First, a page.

In regards to your tribute band 'Blockhead', why Devo ?

  They've always been one of my favorite bands since I was young. I have four older brothers and one older sister and they were all into different kinds of music. And my mom also brought me up on music. So my brother was into punk and new wave, so it was just one of the things that was around me all the time. Everyday. I love them. And not just the two or three (mainstream) hits they have. Their deep cuts. They were, for their time, and even now,
experimental. I love them.

  Can we expect a Blockhead album of Devo covers ?

  I don't know if we want to record, because I'm not sure if people want to buy that. But more shows, better shows, bigger shows.

   So Blockhead is strictly a performance vehicle?

  Yeah, I think. Not exactly sure. That was a dream of mine for about four or five years. And finally I was talking to a few people to be in it. “Do you want to be in this when I do it. I don't know what's going to happen”. I called them up every few months. “Blockheads gonna happen!” And now it's happening. I can't believe I got all the people so easily. And, I made sure it was people that didn't just like Devo, but loved Devo. And, as I was putting it together, it suddenly occurred to me 'Wait a minute. Are people going to want to see this?' and they do. I didn't plan this one, but it kind of fell on me.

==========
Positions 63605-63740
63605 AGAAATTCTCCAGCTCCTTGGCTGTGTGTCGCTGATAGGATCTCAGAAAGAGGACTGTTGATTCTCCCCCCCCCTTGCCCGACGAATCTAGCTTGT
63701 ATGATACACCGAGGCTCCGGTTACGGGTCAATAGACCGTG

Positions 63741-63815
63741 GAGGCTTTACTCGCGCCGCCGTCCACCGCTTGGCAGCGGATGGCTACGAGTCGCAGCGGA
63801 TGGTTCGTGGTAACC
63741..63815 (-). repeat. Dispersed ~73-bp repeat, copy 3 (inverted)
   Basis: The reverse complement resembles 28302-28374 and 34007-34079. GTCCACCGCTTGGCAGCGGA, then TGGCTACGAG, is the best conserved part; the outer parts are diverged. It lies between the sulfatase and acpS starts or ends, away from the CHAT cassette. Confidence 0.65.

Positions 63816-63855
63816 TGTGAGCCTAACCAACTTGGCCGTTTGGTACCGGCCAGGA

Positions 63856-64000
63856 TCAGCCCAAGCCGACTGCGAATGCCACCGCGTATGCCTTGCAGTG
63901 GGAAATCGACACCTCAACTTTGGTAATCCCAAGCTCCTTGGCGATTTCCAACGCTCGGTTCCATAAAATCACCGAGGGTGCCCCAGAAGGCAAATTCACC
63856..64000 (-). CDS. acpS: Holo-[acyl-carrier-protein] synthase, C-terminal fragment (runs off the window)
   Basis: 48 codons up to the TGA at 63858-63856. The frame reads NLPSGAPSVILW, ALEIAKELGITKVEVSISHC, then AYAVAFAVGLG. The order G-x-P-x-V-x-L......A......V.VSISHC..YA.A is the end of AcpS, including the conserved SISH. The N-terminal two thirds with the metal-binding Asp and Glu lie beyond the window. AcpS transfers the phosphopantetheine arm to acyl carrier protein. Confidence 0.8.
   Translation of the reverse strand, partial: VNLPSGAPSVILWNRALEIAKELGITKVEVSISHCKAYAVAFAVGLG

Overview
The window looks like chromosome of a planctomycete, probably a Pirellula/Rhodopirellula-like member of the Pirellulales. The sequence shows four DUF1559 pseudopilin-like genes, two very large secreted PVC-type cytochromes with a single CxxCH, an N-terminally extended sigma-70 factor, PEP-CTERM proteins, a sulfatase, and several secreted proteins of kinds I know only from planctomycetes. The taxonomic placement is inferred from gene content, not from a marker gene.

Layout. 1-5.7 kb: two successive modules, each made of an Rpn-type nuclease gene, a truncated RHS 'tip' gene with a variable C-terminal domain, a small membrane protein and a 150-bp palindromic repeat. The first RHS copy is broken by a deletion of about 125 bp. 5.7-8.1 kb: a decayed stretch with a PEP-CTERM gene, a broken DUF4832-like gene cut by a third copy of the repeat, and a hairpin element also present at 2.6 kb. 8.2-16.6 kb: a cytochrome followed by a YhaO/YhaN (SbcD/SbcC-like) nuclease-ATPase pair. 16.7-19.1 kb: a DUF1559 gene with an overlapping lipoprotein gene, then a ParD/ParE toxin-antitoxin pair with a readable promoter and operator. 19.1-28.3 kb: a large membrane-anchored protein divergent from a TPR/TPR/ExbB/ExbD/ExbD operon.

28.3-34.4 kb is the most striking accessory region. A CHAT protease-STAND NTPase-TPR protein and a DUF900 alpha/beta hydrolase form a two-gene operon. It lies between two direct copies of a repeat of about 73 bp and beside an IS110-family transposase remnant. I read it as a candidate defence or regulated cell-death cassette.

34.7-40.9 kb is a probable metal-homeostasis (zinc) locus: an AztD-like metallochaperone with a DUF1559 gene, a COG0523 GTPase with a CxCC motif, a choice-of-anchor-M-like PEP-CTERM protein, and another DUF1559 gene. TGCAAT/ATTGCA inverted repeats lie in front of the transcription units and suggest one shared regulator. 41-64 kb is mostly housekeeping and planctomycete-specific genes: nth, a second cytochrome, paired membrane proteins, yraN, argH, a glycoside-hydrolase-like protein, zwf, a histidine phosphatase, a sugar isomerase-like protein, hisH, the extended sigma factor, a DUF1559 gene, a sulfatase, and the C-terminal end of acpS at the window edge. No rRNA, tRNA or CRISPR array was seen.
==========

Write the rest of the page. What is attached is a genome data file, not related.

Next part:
Do you ever consider a solo career?

  It's not super-duper important to me. But maybe. I'm not too interested in sharing too much of what's in my head. But I'll speak in a lot of metaphors. I don't want to be too figured out. I want people to get me but not think 'Aw Shit, she's crazy!' I don't think I would ever have a project 100% directed by me. I'll always collaborate.

  If you could go back to that 19 year old Danielle in the hospital fighting leukemia,what would you say to her ?

  Keep on, keeping on. Even the bad things that happened was all a good lesson learned. Do what you do!

for the DRB

1 comment: